If it seems lofty for some who have never thought to answer the question, “what is my life’s work?”; then maybe it’s more like – “what’s the point of me working?” You don’t have to be any age to ask either way. But responses in later life are still uniquely individual in nature – geared by personal motivation, financial conditions and what shape you are in health-wise. Accordingly those responses will change through several transitions in the aging continuum.
Life plans. Formulas. Models. Portfolios. I don’t hear a vast majority of people going through their later life transitions articulating this issue of working more or less or longer in quite these ways. The conversations I hear (on the street as it were), tend to be a real mixed bag of views typically with those under age 70. But most of it doesn’t seem planned, formula-like or portfolio. That would seem like too much work.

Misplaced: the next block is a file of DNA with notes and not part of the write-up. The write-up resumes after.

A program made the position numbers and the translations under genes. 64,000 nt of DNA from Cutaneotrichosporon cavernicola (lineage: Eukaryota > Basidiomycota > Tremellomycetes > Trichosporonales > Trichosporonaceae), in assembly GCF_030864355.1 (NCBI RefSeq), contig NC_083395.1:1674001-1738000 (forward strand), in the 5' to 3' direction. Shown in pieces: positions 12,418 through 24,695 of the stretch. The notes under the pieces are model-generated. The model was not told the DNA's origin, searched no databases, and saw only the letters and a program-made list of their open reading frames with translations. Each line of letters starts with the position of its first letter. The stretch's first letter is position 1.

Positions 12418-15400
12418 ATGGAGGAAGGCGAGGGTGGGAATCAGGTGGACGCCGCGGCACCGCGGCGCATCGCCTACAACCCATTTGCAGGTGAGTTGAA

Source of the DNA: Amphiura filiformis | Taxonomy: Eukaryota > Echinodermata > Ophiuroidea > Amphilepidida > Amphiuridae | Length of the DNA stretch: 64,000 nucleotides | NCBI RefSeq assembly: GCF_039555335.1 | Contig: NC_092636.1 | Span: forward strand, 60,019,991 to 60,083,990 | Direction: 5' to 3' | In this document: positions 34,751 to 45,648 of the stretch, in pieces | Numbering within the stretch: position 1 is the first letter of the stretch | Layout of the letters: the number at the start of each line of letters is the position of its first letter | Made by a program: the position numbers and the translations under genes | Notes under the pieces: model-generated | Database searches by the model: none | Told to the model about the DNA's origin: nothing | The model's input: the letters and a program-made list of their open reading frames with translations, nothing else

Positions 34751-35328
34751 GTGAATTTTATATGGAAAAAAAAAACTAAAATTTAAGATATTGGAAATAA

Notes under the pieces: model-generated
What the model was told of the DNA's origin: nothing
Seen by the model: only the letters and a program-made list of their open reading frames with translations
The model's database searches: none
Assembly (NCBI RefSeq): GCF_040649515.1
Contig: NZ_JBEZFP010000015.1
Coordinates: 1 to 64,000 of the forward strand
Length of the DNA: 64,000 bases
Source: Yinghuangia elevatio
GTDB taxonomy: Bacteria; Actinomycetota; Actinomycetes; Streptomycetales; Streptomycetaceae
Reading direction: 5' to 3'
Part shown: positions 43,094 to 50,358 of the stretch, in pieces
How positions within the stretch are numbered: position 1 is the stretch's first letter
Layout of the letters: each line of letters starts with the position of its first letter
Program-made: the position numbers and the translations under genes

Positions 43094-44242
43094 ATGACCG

And what shock to the system when media hype has an “aging workforce” marching forward as legions of centurions to a wondrous life as a centenarian – and “a working we will go?” The current super-expressed concerns over the macroeconomic effects of an aging population and groaning concerns over the individual’s ability to finance their longevity, have us pretty much agreed that working longer will be some fact of life.
Proposal. Rather than hype or scare, or lament for a lost promise of an entitled retirement perhaps earlier portfolio planning and ongoing playful rethinking is the new ethos.